Since April 2015 there has been a marked decline in instances of load shedding, due to reduction in energy demand, more efficient maintenance of generators and (to a lesser extend) additional generation capacity brought online [GreenCape, 2016]. Eskom’s demand from South African users have decreased by 5,5% from 2011 to 2016, with a 2,5% decrease from 2014 to 2016 [StatsSA, 2016b]. No load shedding has been introduced since November, 2015, with Eskom having around 38000MW of capacity on hand, whilst the demand forecasted around 33000MW, leaving excess capacity of 5000MW [NUS, 2017-03], such that Eskom have asked the Alumnium smelters which had been shut down due to the energy shortage, to go back online and are considering decommissioning five (5) coal fired power plants before the end of their lifespan to make way for renewable energy generation. Electricity exports have increased to attend to the oversupply with a 31.6% increase in the six months leading up to November 2016, with the sale of electricity to Botswana, Namibia, Zambia and Zimbabwe [NUS, 2016-12].
To further understand the current situation of an oversupply of generation capacity reference can be made to the forecasted demand and the updated demand forecast as illustrated in the figure below.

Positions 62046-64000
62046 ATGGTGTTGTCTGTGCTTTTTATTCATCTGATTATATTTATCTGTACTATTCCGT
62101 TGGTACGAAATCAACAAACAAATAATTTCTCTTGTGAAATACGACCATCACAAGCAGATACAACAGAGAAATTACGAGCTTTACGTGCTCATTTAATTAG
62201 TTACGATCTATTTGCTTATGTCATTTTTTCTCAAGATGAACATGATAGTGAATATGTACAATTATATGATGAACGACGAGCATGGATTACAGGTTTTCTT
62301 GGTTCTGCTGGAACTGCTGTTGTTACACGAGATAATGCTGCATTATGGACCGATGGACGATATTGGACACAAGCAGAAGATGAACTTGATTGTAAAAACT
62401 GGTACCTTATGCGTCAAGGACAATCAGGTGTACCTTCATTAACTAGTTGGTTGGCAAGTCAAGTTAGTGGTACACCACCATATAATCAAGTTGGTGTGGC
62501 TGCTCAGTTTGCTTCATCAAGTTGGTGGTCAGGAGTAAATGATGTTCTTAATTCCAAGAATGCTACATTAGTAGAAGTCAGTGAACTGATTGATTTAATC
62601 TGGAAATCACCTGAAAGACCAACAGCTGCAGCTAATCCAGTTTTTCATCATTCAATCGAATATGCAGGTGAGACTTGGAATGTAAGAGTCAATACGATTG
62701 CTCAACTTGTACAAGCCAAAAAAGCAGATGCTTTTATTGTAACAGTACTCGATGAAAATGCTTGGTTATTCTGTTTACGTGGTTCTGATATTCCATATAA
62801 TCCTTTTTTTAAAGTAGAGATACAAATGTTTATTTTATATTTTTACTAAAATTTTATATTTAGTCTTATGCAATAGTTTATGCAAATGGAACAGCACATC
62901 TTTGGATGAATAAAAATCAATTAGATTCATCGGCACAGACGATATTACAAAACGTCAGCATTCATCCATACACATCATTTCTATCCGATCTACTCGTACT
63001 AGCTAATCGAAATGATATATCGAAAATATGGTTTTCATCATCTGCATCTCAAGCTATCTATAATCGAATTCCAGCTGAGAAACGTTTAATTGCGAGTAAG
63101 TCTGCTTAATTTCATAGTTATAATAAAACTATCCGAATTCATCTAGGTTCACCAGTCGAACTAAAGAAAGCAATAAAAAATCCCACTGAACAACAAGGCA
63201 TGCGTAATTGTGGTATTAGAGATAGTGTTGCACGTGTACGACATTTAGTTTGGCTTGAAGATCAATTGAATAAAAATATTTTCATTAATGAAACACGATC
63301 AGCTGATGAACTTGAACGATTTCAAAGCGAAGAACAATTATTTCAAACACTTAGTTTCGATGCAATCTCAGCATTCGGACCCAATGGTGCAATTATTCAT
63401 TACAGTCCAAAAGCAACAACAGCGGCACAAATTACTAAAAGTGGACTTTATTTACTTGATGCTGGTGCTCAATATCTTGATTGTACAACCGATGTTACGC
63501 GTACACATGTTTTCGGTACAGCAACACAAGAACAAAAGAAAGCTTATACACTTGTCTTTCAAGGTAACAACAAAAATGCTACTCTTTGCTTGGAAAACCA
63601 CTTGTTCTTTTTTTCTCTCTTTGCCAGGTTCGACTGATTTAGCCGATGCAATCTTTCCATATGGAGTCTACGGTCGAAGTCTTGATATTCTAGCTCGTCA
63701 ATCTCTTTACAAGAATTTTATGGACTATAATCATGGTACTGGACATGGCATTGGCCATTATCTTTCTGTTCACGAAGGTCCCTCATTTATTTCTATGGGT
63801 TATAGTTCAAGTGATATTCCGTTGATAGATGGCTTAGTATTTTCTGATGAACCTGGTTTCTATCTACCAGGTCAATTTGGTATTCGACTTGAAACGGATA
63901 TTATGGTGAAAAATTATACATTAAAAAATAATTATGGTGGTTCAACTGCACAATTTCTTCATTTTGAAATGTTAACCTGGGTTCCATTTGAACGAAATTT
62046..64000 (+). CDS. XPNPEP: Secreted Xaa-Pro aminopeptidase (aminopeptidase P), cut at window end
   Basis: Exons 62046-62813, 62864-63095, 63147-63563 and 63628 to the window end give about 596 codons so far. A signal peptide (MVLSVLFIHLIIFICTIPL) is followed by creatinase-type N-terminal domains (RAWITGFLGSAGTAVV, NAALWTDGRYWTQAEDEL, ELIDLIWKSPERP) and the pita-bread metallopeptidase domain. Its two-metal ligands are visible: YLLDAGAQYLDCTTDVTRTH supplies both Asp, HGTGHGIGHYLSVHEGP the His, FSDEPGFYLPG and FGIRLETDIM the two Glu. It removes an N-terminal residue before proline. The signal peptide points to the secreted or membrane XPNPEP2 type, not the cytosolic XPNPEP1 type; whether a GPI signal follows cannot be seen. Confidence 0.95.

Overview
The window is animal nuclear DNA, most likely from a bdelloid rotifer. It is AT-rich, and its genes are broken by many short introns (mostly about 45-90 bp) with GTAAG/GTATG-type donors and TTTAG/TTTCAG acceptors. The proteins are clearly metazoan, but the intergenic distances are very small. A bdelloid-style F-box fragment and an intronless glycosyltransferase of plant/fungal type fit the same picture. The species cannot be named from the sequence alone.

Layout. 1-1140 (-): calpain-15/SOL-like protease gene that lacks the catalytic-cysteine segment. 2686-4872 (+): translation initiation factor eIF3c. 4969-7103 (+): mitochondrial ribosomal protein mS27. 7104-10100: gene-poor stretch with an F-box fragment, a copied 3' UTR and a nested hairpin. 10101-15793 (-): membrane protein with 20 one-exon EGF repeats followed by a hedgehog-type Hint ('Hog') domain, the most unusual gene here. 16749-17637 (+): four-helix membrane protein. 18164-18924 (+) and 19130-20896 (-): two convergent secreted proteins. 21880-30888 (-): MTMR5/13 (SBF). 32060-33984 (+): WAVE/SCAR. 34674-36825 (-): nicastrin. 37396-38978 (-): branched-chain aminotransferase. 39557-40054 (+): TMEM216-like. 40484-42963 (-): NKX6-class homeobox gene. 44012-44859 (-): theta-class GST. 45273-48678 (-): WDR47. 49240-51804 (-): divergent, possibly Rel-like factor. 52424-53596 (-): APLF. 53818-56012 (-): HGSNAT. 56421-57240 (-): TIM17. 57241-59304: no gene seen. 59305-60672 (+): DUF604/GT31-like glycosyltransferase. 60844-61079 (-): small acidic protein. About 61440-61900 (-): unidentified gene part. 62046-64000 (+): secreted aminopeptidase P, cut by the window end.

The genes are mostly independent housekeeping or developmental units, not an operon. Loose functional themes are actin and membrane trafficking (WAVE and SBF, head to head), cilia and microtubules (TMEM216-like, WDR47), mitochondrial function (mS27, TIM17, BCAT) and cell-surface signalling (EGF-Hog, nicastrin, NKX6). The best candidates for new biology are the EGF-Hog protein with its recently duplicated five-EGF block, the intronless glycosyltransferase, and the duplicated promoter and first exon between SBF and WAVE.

Figure: Electricity generated, actual demand and demand forecast
The National Energy Regulator (Nersa) approved a 9.4% electricity hike to Eskom for 2016/17 [NUS, 2016-03], which means that the cumulated total increase in the electricity tariffs are 445% from 2008 to 2016 [Nersa, 2008-2016].
First noted [OECD, 2013] that the electricity prices in South Africa are still below the OECD average and need to reflect the real marginal cost of power production in the country. Effectively this means that Eskom is generating electricity at a loss. This has been further iterated in the follow up report which suggest that it is highly unlikely that Eskom would be able to finance additional generation capacity [OECD, 2015].
Eskom’s electricity sales in key segments, such as industrial, mining and commercial sales, are relatively stagnant, either at or nearing a 15-year low. Prices of a number of alternative technologies are declining and consumers are increasingly defecting from the grid, negatively impacting Eskom’s revenue and business model. In response to recent price increases and supply concerns, customers are improving energy efficiency and making their own generation decisions. [Eskom, 2016a].
Eskom (2016a) ‘Integrated report’, 31 March 2016
GreenCape (2016) Energy Services: Energy efficiency and embedded generation
NUS Consulting, (201x-xx), ‘South Africa Market Energy Report’, NUS Consulting,
Organisation for Economic Cooperation and Development (2013), ‘OECD Economic Survey: South Africa 2013’, March 2013
Organisation for Economic Cooperation and Development (2015), ‘OECD Economic Survey: South Africa 2015’
Statistics South Africa (2016b) ‘Electricity generated and available for distribution (Preliminary)’, December 2016